This article, "Trophic amplification of climate warming", concludes that cod in the North Sea are under threat not just from overfishing but also from climate change.
Ecosystems can alternate suddenly between contrasting persistent states due to internal processes or external drivers. It is important to understand the mechanisms by which these shifts occur, especially in exploited ecosystems.
There have been several abrupt marine ecosystem shifts attributed either to fishing, recent climate change or a combination of these two drivers. We show that temperature has been an important driver of the trophodynamics of the North Sea, a heavily fished marine ecosystem, for nearly 50 years and that a recent pronounced change in temperature established a new ecosystem dynamic regime through a series of internal mechanisms.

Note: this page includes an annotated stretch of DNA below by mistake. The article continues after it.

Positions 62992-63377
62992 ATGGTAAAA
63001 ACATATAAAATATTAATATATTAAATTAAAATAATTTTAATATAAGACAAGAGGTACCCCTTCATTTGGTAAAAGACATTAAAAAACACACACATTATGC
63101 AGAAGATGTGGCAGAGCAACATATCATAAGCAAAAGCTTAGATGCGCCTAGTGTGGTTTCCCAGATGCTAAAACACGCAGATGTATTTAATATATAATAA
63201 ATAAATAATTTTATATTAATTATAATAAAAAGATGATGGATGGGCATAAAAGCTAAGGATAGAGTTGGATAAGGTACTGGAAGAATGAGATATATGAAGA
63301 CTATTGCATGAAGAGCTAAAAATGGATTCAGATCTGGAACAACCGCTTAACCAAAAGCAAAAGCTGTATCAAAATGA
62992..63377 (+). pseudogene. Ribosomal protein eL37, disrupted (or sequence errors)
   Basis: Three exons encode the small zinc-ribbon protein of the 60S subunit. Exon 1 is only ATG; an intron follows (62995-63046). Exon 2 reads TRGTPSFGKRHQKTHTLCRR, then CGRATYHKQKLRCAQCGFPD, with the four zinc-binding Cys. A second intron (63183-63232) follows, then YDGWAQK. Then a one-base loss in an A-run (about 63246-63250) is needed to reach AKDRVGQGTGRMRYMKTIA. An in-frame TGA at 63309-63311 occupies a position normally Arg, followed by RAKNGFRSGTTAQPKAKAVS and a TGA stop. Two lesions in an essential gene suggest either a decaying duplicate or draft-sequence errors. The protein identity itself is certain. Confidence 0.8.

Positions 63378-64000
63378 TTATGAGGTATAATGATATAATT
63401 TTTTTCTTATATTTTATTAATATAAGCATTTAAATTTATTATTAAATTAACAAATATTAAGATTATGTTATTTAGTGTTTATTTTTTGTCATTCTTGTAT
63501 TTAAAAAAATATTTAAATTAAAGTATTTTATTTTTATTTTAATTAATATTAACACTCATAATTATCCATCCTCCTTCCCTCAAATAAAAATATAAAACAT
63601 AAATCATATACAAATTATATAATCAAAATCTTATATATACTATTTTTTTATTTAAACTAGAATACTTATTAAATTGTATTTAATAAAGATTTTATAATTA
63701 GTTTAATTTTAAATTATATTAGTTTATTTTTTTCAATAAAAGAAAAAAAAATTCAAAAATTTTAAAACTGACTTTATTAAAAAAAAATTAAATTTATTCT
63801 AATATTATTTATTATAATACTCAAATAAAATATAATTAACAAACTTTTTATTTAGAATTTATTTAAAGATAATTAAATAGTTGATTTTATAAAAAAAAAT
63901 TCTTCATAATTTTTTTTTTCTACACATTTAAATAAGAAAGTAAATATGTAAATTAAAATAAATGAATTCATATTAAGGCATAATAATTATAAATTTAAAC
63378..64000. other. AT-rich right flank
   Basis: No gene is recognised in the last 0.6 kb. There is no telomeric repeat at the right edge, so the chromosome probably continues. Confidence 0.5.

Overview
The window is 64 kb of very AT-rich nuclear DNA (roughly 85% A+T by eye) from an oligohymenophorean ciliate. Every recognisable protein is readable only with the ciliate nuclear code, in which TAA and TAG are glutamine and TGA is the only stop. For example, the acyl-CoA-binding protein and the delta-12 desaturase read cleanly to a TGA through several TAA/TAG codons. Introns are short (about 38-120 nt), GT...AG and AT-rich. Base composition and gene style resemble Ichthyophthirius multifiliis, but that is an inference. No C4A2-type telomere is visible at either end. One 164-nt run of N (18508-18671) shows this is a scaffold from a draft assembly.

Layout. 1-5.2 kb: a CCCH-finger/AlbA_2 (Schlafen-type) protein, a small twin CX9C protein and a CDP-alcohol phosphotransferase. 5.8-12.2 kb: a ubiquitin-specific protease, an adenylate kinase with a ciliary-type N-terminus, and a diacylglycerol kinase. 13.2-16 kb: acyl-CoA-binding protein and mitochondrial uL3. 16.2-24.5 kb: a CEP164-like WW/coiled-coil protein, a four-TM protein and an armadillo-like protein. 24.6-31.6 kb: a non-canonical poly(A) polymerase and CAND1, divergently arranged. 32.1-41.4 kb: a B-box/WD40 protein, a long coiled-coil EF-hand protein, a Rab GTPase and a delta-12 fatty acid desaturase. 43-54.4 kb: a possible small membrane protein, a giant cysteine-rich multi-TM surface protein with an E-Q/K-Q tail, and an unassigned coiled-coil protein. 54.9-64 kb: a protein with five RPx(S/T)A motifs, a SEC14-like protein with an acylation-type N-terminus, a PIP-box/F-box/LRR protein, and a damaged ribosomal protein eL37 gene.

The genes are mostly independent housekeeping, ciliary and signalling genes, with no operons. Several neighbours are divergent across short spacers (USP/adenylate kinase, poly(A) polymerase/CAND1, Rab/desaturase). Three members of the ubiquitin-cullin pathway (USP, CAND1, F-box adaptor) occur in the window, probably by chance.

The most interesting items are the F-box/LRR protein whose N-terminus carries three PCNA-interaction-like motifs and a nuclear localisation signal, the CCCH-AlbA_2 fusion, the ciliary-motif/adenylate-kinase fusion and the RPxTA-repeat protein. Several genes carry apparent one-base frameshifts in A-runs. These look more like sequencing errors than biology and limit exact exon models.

Using an end-to-end ecosystem approach that included primary producers, primary, secondary and tertiary consumers, and detritivores, we found that temperature modified the relationships among species through nonlinearities in the ecosystem involving ecological thresholds and trophic amplifications. Trophic amplification provides an alternative mechanism to positive feedback to drive an ecosystem towards a new dynamic regime, which in this case favours jellyfish in the plankton and decapods and detritivores in the benthos. Although overfishing is often held responsible for marine ecosystem degeneration, temperature can clearly bring about similar effects.
Our results are relevant to ecosystem-based fisheries management (EBFM), seen as the way forward to manage exploited marine ecosystems.
Kirby R R and Beaugrand G (2009). "Trophic amplification of climate warming" Proceedings of the Royal Society B.
The article are attached below.